Having a performance appraisal can feel a little like waiting for your report card to come home, or being called to the principal’s office. But it doesn’t have to be so nerve-wrecking. With a little bit of planning, you can make it a positive experience.
Start planning for your appraisal the day you’re hired - or the day after your last appraisal. Here are some steps:
- Make sure you clearly understand your boss’s expectations
- Track your accomplishments. We all have those days when we just take care of minutia, but keep a log of completed projects, accomplishments, etc. When possible, include numbers: “Implemented a system that reduced data input errors by 50 percent.” Do this even for major projects you’re sure your boss remembers – she may have a lot of major projects to oversee
- Track your failures, again including numbers and other facts whenever possible. This is important, because your boss is likely to bring them up in your appraisal. Having your own list shows your boss that you’re objective enough to recognize when something doesn’t go the way it’s supposed to. It also gives you a chance to document any contributing factors. Don’t make excuses – that’s a career killer – but be ready to mention them from the perspective of what you would do differently next time: “A big reason my profit margin is down, due to the cost of materials rising significantly due to new governmental regulations. Next time I’ll work to get something in the contract that requires my vendor to share the cost with us.”
If you’re asked to complete a self-appraisal, make sure it’s objective. Yes, you do want to make sure your boss knows what you’ve accomplished, but nobody is perfect. Every employee in the company has something they could do better, including your boss. If your self-appraisal suggests you have no weaknesses, it makes you look clueless and/or arrogant.
Setting goals is an important part of the appraisal process, and, while your boss will undoubtedly have some for you, you don’t want to show up without any of your own. Split them between goals for your own personal development and goals that pertain to the company’s business.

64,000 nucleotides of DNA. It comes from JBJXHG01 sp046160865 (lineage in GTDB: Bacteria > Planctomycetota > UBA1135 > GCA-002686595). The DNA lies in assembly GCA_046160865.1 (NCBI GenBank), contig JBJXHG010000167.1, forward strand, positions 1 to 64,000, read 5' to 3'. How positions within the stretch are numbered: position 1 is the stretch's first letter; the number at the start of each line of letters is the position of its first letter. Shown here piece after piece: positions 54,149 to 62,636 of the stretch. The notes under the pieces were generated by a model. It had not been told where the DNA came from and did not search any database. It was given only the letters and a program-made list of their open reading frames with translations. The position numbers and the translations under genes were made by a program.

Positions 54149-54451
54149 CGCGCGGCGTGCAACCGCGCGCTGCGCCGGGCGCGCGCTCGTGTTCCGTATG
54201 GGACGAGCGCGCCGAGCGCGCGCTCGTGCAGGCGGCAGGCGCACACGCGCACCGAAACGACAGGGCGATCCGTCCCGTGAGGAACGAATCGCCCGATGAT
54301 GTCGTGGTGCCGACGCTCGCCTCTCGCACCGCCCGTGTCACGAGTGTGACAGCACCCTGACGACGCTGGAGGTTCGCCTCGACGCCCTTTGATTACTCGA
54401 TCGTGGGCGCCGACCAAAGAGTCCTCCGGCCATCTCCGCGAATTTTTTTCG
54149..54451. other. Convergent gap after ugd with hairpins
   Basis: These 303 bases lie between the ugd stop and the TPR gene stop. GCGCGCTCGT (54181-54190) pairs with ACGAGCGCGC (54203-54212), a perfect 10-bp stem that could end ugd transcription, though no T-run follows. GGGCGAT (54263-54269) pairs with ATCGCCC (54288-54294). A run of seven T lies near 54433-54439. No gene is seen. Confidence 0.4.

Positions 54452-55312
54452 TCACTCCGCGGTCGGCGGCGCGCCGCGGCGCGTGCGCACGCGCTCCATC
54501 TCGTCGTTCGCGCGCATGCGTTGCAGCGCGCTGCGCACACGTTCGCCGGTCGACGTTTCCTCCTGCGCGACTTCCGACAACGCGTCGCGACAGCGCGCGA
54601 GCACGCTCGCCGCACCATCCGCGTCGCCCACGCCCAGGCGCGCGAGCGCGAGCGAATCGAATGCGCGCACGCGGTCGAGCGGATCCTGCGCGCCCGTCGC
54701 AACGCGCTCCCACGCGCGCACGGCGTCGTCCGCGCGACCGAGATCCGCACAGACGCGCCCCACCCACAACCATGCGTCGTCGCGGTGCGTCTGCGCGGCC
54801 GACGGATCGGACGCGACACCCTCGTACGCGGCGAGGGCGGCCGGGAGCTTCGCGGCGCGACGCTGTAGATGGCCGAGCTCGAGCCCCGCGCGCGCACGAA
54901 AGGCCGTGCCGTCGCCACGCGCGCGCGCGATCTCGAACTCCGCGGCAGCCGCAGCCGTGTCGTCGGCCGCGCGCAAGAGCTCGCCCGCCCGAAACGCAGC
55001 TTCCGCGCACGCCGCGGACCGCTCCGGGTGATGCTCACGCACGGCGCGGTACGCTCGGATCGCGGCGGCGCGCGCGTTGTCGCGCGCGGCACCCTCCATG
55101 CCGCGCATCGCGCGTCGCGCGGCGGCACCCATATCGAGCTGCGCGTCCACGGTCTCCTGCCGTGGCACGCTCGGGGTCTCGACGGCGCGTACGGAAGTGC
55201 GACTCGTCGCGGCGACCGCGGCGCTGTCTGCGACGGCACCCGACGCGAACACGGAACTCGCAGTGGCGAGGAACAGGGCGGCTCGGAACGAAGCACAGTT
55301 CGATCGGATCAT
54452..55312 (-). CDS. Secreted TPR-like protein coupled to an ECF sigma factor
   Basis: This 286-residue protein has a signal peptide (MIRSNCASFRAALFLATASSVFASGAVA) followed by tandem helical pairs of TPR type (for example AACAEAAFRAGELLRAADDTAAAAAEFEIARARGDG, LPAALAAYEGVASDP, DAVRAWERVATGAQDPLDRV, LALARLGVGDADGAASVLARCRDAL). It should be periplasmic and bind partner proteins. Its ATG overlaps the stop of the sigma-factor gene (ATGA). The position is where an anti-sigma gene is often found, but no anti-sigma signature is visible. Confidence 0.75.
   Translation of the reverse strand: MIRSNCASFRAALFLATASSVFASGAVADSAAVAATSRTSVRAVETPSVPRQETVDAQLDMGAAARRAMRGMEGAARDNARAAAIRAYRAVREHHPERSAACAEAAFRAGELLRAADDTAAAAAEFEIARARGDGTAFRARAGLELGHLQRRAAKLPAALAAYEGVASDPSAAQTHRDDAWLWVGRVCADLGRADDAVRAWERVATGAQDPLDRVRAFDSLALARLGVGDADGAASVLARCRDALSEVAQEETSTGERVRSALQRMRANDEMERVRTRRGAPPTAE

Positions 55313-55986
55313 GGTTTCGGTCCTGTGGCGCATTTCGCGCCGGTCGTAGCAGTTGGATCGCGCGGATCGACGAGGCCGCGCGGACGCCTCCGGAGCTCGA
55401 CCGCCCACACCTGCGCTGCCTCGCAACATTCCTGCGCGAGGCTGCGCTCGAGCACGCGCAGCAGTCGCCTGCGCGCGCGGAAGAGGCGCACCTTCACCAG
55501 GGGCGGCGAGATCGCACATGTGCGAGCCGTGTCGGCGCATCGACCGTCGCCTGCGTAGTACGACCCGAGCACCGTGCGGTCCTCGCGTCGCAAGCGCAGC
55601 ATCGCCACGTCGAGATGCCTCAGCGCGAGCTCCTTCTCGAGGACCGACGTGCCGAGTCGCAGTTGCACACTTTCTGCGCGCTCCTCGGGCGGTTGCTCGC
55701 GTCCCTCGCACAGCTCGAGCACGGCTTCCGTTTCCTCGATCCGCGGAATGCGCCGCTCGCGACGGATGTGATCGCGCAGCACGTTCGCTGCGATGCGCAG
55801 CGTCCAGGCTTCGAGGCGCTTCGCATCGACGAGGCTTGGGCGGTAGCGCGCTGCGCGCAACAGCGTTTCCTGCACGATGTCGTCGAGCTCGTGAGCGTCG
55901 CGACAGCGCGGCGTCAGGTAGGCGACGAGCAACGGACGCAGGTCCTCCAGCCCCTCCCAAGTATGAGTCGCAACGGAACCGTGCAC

When it’s time for the actual appraisal, it’s important to actively listen. It’s tempting to sit there coming up with responses to your boss’s comments, especially if they’re negative. But you can miss out on some important insights that way. Even if you’re convinced your boss is wrong, listening closely will give you some clues as to why she perceives things the way she does.
Asking questions demonstrates that you’re engaged with your job and the company. Good questions include things about:
- Your performance
- What you need to do to get to the next level
- What your boss sees as a timeline for promotion
- The company’s performance
- What the company’s goals are for the next year – or the next five years
- What challenges the company is facing or is expecting to face
Your questions should be evenly split between questions about your development and questions about the direction of the company.
It’s easy to be respectful when the news is good; it’s a lot harder – but even more important – when the news is bad. You should certainly speak up if you disagree with your boss’s assessment, there are both a right and a wrong way to go about it. The wrong way is to get defensive or angry. The right way is to explain that you see it differently and to back your opinion with facts.
If your boss won’t budge, you have to decide whether it’s important enough to appeal. If so, calmly let your boss know that’s what you plan to do, but not in a “change it, or I’m appealing” way. You’re goal isn’t to pressure them into changing her mind; it’s to do them the courtesy of not blindsiding them. Instead, say something like, “I’m afraid I still see it differently. I appreciate your viewpoint, but I’m going to pursue it through the company’s appeal process.”
Regardless of the outcome of your appraisal, sincerely thank your boss. It takes quite a bit of time and effort to prepare a well-thought out appraisal, and delivering it takes another big chunk of time.
Few people look forward to their performance appraisals, but they don’t have to be something you dread. Prepare in advance by tracking your wins and losses, and go in there with the attitude that you’re there to learn something about your performance and your opportunities with the company. Any feedback you get – even negative feedback – helps you reach your goals.